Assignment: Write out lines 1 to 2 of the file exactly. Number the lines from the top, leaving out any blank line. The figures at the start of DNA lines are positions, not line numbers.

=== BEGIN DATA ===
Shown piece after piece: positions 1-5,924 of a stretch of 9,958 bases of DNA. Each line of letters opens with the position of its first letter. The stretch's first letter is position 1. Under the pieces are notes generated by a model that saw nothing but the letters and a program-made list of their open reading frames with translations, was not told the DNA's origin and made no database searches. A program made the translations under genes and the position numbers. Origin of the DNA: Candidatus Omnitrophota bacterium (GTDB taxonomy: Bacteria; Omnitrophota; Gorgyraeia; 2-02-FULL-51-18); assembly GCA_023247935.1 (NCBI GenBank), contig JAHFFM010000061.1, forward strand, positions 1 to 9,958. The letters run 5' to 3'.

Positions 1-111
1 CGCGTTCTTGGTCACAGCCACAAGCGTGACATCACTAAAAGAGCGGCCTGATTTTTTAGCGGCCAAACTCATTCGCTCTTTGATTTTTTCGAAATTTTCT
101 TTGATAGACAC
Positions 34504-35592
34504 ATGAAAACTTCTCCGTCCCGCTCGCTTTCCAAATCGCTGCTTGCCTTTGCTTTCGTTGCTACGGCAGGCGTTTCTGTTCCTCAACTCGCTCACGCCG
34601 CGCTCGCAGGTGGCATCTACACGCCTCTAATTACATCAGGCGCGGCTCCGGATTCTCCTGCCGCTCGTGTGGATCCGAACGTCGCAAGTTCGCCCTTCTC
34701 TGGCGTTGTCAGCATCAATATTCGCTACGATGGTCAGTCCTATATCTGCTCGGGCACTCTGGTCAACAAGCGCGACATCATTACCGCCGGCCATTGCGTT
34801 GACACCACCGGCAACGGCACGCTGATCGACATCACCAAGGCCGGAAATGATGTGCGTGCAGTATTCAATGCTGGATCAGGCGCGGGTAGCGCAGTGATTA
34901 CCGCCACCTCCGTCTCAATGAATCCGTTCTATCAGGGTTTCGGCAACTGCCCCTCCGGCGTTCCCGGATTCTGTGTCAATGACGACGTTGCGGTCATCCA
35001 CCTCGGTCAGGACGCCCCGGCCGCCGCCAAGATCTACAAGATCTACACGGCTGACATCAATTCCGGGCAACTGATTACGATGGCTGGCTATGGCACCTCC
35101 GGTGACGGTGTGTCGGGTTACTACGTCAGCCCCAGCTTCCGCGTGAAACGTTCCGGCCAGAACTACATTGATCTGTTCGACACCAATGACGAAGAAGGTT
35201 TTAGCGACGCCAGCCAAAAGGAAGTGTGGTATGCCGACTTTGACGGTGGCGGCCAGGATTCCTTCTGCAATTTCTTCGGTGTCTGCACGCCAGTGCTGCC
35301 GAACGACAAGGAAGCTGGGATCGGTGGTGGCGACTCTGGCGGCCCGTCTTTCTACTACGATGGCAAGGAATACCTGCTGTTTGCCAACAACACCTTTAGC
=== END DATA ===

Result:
Shown piece after piece: positions 1-5,924 of a stretch of 9,958 bases of DNA. Each line of letters opens with the position of its first letter. The stretch's first letter is position 1. Under the pieces are notes generated by a model that saw nothing but the letters and a program-made list of their open reading frames with translations, was not told the DNA's origin and made no database searches. A program made the translations under genes and the position numbers. Origin of the DNA: Candidatus Omnitrophota bacterium (GTDB taxonomy: Bacteria; Omnitrophota; Gorgyraeia; 2-02-FULL-51-18); assembly GCA_023247935.1 (NCBI GenBank), contig JAHFFM010000061.1, forward strand, positions 1 to 9,958. The letters run 5' to 3'.

Positions 1-111